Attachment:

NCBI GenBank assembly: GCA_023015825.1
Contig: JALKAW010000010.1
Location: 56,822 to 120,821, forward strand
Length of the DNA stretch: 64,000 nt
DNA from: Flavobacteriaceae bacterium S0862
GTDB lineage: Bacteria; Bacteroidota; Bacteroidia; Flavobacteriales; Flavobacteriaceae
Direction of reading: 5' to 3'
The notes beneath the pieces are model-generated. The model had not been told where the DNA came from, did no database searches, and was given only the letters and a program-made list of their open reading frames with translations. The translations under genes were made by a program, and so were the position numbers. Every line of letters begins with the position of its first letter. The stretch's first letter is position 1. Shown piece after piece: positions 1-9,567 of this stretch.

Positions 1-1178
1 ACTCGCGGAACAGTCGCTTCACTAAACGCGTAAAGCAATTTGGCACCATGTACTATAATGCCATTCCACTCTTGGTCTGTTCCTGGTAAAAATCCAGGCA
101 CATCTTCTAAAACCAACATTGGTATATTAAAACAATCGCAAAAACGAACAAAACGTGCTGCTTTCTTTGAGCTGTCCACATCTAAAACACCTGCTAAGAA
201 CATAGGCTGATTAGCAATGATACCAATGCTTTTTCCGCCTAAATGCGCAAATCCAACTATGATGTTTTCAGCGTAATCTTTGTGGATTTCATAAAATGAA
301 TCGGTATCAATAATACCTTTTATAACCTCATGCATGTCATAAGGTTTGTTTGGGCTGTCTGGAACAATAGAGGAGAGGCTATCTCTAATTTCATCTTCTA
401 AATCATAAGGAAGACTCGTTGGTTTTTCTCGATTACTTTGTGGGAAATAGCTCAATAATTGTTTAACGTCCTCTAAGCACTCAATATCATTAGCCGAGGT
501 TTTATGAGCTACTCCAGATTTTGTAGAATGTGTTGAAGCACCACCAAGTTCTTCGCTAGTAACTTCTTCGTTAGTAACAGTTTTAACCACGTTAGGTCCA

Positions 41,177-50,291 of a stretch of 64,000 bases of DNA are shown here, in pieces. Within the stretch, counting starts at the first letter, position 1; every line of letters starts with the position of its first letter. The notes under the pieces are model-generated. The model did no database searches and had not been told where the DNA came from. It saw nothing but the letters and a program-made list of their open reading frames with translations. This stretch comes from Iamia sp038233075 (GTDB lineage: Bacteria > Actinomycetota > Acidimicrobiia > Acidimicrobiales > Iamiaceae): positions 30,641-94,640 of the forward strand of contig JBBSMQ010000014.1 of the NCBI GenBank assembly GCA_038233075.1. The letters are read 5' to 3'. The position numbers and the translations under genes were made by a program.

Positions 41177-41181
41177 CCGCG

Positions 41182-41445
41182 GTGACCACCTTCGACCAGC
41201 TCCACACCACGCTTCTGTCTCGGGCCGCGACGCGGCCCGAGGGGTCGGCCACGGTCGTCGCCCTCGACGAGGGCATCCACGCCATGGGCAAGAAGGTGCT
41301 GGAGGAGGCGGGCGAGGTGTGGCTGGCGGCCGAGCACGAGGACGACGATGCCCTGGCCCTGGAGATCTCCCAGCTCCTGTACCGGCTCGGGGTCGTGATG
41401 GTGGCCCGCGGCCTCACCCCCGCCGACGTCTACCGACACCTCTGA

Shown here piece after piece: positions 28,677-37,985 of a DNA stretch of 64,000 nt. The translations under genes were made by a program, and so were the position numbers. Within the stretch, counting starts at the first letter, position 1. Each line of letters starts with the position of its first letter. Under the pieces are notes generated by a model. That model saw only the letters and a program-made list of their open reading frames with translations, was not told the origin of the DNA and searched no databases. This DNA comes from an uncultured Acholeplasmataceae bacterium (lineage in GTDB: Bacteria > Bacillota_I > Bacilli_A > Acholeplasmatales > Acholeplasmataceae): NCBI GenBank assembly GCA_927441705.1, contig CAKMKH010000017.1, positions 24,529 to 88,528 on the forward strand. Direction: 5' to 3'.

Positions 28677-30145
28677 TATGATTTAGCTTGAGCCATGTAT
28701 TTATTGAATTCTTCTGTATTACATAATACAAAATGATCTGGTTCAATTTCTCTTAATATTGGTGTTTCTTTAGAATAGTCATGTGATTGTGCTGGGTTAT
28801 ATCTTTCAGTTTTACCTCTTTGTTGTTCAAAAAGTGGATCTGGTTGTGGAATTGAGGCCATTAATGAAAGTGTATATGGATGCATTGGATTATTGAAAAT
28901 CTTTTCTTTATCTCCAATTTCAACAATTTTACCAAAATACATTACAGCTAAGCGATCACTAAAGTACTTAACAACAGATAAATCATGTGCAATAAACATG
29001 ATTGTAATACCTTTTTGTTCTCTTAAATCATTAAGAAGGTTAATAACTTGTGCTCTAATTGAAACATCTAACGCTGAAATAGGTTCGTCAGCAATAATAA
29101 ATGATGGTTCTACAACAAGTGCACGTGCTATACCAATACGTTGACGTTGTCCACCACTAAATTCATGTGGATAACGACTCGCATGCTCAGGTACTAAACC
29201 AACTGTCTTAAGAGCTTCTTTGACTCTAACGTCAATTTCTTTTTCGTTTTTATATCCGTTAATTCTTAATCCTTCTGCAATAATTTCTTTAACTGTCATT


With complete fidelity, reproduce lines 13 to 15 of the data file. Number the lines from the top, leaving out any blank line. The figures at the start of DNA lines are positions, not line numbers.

301 TCGGTATCAATAATACCTTTTATAACCTCATGCATGTCATAAGGTTTGTTTGGGCTGTCTGGAACAATAGAGGAGAGGCTATCTCTAATTTCATCTTCTA
401 AATCATAAGGAAGACTCGTTGGTTTTTCTCGATTACTTTGTGGGAAATAGCTCAATAATTGTTTAACGTCCTCTAAGCACTCAATATCATTAGCCGAGGT
501 TTTATGAGCTACTCCAGATTTTGTAGAATGTGTTGAAGCACCACCAAGTTCTTCGCTAGTAACTTCTTCGTTAGTAACAGTTTTAACCACGTTAGGTCCA